Philosophical Remarks on City And Right to the City
The Cities of Plato and SocratesGeoff Bove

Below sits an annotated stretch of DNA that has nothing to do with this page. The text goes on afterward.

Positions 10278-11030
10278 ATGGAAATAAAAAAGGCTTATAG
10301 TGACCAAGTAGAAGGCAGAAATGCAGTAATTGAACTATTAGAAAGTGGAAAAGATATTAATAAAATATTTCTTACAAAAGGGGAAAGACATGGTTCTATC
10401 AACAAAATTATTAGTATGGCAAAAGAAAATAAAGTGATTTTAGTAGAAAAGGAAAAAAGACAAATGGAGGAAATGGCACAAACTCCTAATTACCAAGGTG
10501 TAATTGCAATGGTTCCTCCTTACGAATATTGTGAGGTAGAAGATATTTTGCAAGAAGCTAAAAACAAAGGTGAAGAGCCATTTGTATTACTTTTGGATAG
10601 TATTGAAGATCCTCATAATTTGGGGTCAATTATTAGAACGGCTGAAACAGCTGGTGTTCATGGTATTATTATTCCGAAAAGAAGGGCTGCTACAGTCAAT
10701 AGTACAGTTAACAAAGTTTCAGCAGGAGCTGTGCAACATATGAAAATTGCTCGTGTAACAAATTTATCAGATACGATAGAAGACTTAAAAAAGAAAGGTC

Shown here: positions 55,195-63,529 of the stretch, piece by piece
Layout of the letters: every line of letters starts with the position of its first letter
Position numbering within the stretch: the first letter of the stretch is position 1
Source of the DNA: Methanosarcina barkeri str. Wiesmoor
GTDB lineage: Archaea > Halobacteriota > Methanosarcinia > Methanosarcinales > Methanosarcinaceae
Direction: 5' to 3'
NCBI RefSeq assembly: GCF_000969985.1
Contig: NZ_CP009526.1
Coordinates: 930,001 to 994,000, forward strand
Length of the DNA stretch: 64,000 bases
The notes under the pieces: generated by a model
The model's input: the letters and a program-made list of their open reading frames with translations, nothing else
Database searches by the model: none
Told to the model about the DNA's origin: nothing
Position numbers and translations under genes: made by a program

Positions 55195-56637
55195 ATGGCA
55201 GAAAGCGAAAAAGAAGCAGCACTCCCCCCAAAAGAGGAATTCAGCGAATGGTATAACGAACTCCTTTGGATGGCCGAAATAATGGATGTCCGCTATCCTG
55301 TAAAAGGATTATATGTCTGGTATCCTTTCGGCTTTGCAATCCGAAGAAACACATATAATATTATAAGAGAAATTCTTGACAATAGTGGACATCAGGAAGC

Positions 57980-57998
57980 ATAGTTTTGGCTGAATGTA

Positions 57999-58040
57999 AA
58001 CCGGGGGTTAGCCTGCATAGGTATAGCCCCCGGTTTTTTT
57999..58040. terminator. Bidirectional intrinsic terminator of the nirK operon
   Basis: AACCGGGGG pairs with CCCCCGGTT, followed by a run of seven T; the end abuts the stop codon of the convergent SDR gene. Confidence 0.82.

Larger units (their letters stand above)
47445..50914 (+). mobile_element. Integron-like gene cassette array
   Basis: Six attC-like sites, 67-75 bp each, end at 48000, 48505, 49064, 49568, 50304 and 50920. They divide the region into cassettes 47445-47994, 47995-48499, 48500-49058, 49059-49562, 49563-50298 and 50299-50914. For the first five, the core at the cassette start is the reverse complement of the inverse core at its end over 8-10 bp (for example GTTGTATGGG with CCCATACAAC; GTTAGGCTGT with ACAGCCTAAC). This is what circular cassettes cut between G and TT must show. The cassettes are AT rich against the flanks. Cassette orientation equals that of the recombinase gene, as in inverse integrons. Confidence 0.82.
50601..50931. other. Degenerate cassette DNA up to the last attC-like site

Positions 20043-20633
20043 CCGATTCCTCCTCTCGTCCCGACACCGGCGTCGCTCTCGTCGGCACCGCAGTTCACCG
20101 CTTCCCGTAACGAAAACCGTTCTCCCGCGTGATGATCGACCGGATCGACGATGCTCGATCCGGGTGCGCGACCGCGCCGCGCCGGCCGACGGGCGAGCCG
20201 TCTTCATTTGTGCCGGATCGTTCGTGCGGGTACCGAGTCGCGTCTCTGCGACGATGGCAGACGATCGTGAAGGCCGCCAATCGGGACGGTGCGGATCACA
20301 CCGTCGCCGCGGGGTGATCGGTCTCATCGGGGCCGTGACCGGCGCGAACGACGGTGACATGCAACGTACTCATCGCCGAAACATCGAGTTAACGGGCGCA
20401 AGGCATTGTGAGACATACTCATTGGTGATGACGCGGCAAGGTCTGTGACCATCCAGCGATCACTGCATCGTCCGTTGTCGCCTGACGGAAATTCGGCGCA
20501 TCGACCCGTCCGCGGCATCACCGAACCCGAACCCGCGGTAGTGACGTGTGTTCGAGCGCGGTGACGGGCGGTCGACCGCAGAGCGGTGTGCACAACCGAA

In Plato’s Crito, Socrates has an imaginary conversation with the Laws of Athens. Socrates, say the Laws, lived in Athens for seventy years, raised children there, and made no attempt to change its laws. Socrates never left Athens, not even to attend a festival. This tacit acceptance of Athenian law is a strong argument against escaping. Socrates’ deep connection to the city is marked in Plato’s Phaedrus, where it is remarked that Socrates never leaves the city. Plato’s literary representations attempt to create a deep linkage between Socrates and Athens. This depiction, and the argument of the Laws in Crito, is deeply Platonic, but is it Socratic? Variant texts of Plato’s Crito suggest that Socrates attended the Isthmian festival. According to other sources, Socrates also visited Samos, and descended to the Piraeus to observe the Thracian festival of Bendis. Socrates relished talking with foreigners, but in the Republic Plato dismisses their ideas on justice. In Republic I Socrates discusses justice with foreigners like the Sicilians Cephalus and Polemarchus, and the Chalcedonian Thrasymachus. Republic I functions like an aporetic Socratic dialogue; in the constructive Republic II, the foreign interlocutors are replaced by Plato’s brothers Glaucon and Adeimantus. Plato’s dismissal of foreign speakers in favor of those with family and friendship ties to the city, suggests his deep commitment to a bond of citizenship as a prerequisite for political theory. For Socrates, justice seems to be quite abstract and logical; for Plato justice is something that emerges organically from a deep bond of soul and body to the city.